Our Infrastructure is Aging & Construction Workers Are at Risk

In early December, Boston.com wrote of a deadly tunnel collapse outside Tokyo. The collapse resulted in nine deaths and led to calls to spend more money on the aging infrastructure in Japan.

While this accident was a world away, it is a clear and tragic illustration of the devastating consequences of the failure to maintain bridges, tunnels, buildings and other essential infrastructure of cities and towns. Unfortunately, in America, our infrastructure is aging too and our Boston injury attorneys are concerned that individuals could be in danger if a collapse occurs. Construction workers are needed to do repairs on failing infrastructure and aging buildings, but could also be at risk when working on failing structures. 1397617_bridge.jpg

Construction Site Risks
With more bridges, tunnels, roads and buildings in need of repair as America ages, more construction work will become necessary in the coming years. Unfortunately, working with aging buildings and structures comes at great risk for construction workers. Those in the construction industry may be asked to tackle tough jobs at dilapidated structures and could be at risk of:

  • Crushing injuries due to falling bridges, ceilings, tunnels and other structures.
  • Fall injuries, including falls to a lower level if aging floors in buildings cave in.
  • Scaffolding injuries when performing work on bridges or on tall buildings and skyscrapers throughout the United States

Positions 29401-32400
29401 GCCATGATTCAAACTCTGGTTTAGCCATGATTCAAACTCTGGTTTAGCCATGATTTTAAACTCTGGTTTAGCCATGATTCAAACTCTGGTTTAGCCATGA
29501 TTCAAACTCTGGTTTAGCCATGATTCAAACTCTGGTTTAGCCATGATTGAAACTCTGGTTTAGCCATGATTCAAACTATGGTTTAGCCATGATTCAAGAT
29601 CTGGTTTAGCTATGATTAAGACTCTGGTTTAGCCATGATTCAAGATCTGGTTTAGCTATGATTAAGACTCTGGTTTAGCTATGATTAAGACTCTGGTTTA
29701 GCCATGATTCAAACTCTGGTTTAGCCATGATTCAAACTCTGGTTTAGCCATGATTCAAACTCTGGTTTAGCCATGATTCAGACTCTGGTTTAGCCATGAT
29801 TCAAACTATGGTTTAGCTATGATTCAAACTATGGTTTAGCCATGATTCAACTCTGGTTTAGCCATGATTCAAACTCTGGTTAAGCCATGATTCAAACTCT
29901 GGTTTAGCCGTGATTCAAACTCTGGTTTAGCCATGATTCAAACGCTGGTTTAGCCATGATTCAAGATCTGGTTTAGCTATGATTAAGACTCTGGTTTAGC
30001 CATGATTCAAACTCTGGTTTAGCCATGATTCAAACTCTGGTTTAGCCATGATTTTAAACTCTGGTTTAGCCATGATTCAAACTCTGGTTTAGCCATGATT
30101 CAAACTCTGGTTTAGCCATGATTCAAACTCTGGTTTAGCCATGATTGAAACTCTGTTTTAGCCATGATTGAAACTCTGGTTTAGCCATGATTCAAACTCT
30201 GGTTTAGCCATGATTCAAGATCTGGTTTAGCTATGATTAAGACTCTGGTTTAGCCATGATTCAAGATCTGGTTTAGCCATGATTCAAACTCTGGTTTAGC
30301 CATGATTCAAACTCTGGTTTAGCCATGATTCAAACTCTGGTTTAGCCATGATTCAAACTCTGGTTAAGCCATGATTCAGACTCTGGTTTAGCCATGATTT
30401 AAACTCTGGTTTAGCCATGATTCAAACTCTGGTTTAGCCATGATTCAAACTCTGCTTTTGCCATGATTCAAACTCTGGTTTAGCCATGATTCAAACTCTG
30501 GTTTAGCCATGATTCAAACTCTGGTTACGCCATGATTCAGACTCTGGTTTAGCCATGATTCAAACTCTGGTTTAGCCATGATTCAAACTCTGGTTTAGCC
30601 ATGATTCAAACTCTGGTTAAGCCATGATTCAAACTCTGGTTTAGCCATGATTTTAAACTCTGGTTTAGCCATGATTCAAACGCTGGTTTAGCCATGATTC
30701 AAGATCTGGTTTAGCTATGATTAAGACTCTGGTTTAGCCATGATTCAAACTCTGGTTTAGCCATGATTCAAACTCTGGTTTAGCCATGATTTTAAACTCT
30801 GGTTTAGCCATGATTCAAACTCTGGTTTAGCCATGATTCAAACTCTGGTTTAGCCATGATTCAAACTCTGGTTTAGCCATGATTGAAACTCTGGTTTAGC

• Gas explosions due to aging pipelines. According to Pipeline Safety Awareness, pipelines stretch across 2.6 million miles in the United States and more than 50 percent of the pipelines were constructed during the 1950s and the 1960s. Construction workers can be injured both when called upon to repair aging pipelines and when performing other construction work on the aging infrastructure that disturbs a gas or other pipeline.

Of course, injuries can happen on any construction site. However, the potential risks to construction workers are exacerbated when construction workers are doing work on old and failing infrastructure. The added danger comes not just from the fact that the buildings or structures might collapse or fall, but also from the fact that work done in the past (such as electrical work) may have been done to different safety codes and standards than those used today.

Staying Safe on Construction Sites
Those performing work on repairing the aging infrastructure in the United States need to be aware of the added risks of working on old structures, old buildings, old bridges and old tunnels. Employers need to account for any and all potential risks to their employees and those actually performing the work need to be on the lookout for dangerous situations that could put them at risk.

In most cases, if a construction accident occurs, the employer will be held responsible and the worker will be compensated through a workers’ compensation claim. For some construction injuries, however, a third party is responsible (such as a project manager) and the construction worker will be able to file a personal injury cause of action to recover more compensation than could be obtained in a workers’ compensation claim.

If you or a loved one has been involved in a construction accident in the Greater Boston area, contact the construction accident attorneys at Jeffrey Glassman Injury Lawyers, LLC for a free consultation to discuss your claim. Call (617) 777-7777.

Additional Resources:
Reducing Risks of Accidents in Boston One Road at a Time, Boston Personal Injury Attorney Blog, March 23, 2012.

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